When Sen. Lisa Murkowski arrived to work on Tuesday after the weekend's snowfall, she might have thought she arrived in a future bereft of glass ceilings. As Murkowski took stock of the Senate floor, the Republican senator from Alaska noticed that every single person who showed up to work was a woman.
"As we convene this morning, you look around the chamber and the presiding officer is female," Murkowski said, addressing the floor. "All of our parliamentarians are female. Our floor managers are female. All of our pages are female."
It's only a matter of time before a men's rights activist pipes up with a, "Has feminism gone too far?" But this was no stunt.
"Now, this was not orchestrated in any way, shape or form," Murkowski noted. "We came in this morning and looked around and thought, 'Something is different this morning,' — different in a good way, I might add."
According to Roll Call, the congresswomen were assembled for a brief session ahead of Wednesday's discussion on Murkowski's proposed bipartisan bill, the "Energy Policy Modernization Act." She is slated to introduce the bill alongside Sen. Maria Cantwell (D-Wash.).
Though there are still just 20 women in the U.S. Senate and 84 voting members in the House of Representatives — accounting for about 20% of each — women legislators have united before to take the lead in Congress. During the 2013 government shutdown, female senators were the loudest voices urging their colleagues to compromise. At the time, Sen. Susan Collins (R-Maine), who presided over Tuesday's Senate meeting, joined forces with Murkowski and Sen. Kelly Ayotte (R-N.H.) to form a task force.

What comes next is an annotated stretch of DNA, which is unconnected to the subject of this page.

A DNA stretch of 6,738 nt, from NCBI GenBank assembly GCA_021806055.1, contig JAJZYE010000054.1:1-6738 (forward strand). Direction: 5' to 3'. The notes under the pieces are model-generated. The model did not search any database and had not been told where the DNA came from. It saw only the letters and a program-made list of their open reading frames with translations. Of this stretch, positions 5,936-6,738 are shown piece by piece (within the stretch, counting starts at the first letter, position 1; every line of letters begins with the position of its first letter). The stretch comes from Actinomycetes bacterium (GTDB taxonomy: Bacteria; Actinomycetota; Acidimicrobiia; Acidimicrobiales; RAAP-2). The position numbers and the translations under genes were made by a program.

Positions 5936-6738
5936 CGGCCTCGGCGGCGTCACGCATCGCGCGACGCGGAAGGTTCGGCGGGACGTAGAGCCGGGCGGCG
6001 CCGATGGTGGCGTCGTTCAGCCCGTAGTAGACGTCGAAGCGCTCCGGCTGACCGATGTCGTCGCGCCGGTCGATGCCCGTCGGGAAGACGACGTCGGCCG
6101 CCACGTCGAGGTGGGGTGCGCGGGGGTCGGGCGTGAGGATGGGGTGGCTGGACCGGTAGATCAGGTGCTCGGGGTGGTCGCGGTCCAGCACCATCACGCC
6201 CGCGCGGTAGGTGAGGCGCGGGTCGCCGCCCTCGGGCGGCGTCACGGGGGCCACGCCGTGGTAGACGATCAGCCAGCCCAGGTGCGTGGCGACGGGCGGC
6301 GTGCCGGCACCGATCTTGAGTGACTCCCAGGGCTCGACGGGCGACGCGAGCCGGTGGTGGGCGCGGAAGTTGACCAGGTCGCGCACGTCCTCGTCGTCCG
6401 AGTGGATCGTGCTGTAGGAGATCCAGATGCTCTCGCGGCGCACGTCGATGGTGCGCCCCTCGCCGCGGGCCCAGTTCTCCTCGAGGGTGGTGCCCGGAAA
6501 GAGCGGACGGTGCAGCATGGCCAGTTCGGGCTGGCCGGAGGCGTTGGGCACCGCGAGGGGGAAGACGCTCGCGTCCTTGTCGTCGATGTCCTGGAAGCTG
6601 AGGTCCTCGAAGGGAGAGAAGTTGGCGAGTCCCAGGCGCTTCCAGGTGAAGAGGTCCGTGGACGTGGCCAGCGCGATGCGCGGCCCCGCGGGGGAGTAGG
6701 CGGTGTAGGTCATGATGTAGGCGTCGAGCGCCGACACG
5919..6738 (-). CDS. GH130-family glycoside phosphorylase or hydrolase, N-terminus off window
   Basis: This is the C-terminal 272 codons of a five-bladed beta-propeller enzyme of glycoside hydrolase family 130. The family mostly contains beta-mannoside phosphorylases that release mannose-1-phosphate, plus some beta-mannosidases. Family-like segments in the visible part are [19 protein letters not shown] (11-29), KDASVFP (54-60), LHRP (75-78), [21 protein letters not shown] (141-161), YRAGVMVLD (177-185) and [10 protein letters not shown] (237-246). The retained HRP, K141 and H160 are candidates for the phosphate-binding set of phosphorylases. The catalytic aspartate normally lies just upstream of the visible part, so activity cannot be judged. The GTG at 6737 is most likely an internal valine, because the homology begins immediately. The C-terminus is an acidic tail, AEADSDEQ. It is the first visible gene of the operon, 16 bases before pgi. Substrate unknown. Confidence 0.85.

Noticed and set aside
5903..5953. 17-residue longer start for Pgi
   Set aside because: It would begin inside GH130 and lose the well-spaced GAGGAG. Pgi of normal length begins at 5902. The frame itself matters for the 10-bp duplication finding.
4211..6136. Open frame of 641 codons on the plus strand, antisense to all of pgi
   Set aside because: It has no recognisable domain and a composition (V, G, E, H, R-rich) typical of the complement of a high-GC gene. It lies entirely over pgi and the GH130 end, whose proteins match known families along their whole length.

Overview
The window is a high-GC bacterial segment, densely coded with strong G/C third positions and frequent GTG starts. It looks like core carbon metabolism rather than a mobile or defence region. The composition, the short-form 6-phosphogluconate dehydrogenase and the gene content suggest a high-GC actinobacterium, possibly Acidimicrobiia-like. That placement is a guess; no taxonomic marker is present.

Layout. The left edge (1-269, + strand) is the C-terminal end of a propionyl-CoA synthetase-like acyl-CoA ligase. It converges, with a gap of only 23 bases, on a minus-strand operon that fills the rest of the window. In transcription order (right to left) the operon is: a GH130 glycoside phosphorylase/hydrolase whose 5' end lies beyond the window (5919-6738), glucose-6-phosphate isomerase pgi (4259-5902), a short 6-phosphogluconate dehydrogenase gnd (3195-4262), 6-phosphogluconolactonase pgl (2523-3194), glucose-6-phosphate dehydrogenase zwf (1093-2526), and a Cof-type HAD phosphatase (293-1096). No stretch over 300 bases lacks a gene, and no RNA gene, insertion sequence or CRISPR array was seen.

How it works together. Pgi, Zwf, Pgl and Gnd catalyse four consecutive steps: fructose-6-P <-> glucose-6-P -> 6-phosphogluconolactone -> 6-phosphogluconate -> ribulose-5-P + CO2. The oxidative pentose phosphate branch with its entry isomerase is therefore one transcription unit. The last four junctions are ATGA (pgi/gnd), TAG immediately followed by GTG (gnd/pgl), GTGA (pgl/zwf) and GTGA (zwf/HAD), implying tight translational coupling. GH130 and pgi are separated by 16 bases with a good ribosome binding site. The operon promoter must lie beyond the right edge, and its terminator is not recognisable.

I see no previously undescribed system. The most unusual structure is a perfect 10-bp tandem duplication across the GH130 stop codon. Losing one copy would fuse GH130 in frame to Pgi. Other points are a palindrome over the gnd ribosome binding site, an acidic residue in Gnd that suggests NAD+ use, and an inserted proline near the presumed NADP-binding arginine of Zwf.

Women continue to make strides in the Senate, which can be measured by the amount of traffic in the Capitol's lady's room. Following the 2012 election, which elected a historic number of women to the Senate, women were greeted by epic gridlock in the two-stall restroom. Senators were still working on the plans for renovations to expand the bathroom in June. According to the Atlantic, the story is a favorite anecdote of Sen. Amy Klobuchar (D-Minn.), who said, "We're in a minority group and so we tend to stick together. You get power that way by sticking together across the aisle."
Murkowski would surely agree. She said it's in her gender's DNA.
"Perhaps it just speaks to the hardiness of women," she said, speaking of their trek through the snow to work. "Put on your boots and put your hat on and get out, slog through the mess that is out there."